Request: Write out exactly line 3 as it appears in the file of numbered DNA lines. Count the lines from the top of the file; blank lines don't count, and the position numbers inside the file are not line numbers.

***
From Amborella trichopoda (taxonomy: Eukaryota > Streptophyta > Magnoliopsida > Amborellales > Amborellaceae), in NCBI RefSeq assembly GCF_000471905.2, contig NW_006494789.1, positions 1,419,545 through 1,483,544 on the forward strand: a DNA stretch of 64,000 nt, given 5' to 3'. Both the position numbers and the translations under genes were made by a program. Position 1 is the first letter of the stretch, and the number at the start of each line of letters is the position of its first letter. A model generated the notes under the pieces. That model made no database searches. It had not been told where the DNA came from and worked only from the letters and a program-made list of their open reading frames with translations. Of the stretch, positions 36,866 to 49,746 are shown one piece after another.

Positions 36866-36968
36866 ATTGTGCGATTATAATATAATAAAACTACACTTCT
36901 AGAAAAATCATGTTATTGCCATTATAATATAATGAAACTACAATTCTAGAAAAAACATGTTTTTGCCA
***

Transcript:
36866 ATTGTGCGATTATAATATAATAAAACTACACTTCT